From: Ames Research Center
Posted: Monday, March 17, 2003
Dear friends and students of NEOs:
This edition of NEO news describes a workshop held on March 16 to discuss the hazard due to tsunami from deep-water impacts by sub-kilometer asteroids. The workshop developed a consensus on the order of magnitude of this hazard, which is substantially less than was estimated years ago. However, the group did not support the position taken by Jay Melosh in a U Arizona Press release today that tsunami from such small impacts do not pose any hazard whatever.
SUMMARY OF TSUNAMI HAZARD WORKSHOP HOUSTON 03/16/03
by David Morrison
The tsunami hazard workshop was held to bring together impact tsunami experts in an informal setting to resolve apparent differences in their assessments of the magnitude of this hazard. In particular, it provided the first opportunity for Jay Melosh (U Arizona) and Steven Ward (UC Santa Cruz), the two main proponents of these different estimates, to meet. A dozen others attended also, with Bill Bottke (SW Research Institute) as convener.
Background: Since the time of the original NASA Spaceguard Survey Report (Morrison, 1992) is has been clear that there is a major qualitative and quantitative difference in the hazard posed by impacts that have global environmental consequences, as compared with smaller impacts that produce only local or regional effects (see also Chapman & Morrison, 1994: Impacts on the Earth by Asteroids and Comets, Assessing the Hazard, Nature 367: 33-39). The total risk (measured by equivalent annual fatalities) for all impacts below the threshold for global disaster is at least a factor of 100 below that associated with global disasters, assuming that the threshold for global disaster is between 1 and 2 km diameter (roughly 1 million megatons; Toon et al., 1997: Environmental Perturbations Caused by the Impacts of Asteroids and Comets, Rev Geophys 35, 41-78). Land impacts in particular are a minor hazard for impactors less than 1 km diameter. However, there has been a general concern that tsunami from deep-water marine impacts could contribute substantially to the hazard for people living near coasts -- perhaps amounting to tens of percent of the global population. If the hazard from ocean impacts of asteroids between 200 and 1000 m is substantial, then these ocean impacts are the dominant hazard from "small" asteroids, those below the global threshold. The tsunami hazard is then the primary motive for extending the Spaceguard Survey to smaller asteroids. It was partly in response to concerns about ocean impacts in the sub-kilometer range that two studies by the US National Research Council recommended that a survey be carried out for NEAs smaller than 1 km.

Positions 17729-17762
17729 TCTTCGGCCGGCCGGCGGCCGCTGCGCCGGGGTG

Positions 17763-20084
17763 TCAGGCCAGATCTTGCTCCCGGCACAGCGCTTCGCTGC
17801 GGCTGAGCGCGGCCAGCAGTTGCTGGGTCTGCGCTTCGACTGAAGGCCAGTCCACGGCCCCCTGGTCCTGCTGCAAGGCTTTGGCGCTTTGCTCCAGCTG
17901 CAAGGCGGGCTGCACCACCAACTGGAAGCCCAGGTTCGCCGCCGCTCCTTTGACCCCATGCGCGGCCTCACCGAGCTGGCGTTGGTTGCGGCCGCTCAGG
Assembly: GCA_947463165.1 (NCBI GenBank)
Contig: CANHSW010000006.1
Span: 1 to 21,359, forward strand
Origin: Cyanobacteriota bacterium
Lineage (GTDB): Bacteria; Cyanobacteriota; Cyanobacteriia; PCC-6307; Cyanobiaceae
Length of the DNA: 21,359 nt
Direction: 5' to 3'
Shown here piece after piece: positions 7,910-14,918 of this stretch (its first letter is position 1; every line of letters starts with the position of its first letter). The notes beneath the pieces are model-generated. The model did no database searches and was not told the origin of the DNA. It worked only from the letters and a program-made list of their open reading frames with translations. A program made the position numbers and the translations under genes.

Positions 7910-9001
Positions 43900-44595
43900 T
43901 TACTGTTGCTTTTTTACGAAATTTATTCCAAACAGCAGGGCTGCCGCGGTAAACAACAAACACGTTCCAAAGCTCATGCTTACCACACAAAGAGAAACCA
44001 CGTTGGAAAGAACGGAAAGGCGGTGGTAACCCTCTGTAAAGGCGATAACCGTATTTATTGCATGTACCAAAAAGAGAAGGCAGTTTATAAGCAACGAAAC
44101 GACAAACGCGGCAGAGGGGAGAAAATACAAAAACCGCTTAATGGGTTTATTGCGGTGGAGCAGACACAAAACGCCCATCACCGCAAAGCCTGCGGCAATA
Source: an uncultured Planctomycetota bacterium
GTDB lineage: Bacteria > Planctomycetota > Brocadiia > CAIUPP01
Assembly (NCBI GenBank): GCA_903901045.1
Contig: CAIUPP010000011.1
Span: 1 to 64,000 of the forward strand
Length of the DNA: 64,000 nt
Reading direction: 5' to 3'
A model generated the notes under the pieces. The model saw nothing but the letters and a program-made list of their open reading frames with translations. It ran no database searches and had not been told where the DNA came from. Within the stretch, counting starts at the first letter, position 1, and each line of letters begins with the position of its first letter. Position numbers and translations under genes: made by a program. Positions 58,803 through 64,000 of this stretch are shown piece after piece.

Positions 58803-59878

Two science working groups are now studying the hazard associated with sub-kilometer impacts: a NASA Science Definition Team that is preparing recommendations to the NASA Office of Space Science (due in June) and a Science Working Group organized by National Optical Astronomy Observatory that is studying many of the same issues for the NSF. Both groups have agreed that the risk from land impacts of sub-kilometer NEAs is very low. Tunguska-class impacts occur on the land only once every 2-3 millennia, and land impacts that are expected to kill thousands are rarer still. The more important challenge is to evaluate the hazard from tsunami generated by sub-kilometer NEAs.
It has become apparent in recent years, and especially from the work of Steven Ward and Erik Asphaug (2000: Asteroid Impact Tsunami, A Probabilistic Hazard Assessment, Icarus 145, 64-78), that impact-induced tsunami are significantly different from earthquake tsunami. The impact tsunami have shorter wavelengths, comparable to the size of the impact cavity (a few km in diameter). This places them intermediate in other respects as well between the more familiar long-wavelength earthquake tsunami and ordinary storm waves. Their shorter wavelength influences both the likelihood that they will break before reaching shore and the degree of run-in, which is comparable to the wavelength as the wave approaches the shore (typically about 1 km). Ward and Asphaug have modeled all these effects using standard linear seismic theory adjusted for the particular properties of impact tsunami. Others, particularly Galen Gisler and Don Korycansky, have modeled the impact process and initial wave generation using more advanced hydrocodes. All of this work is in general agreement, at the factor-of-two level.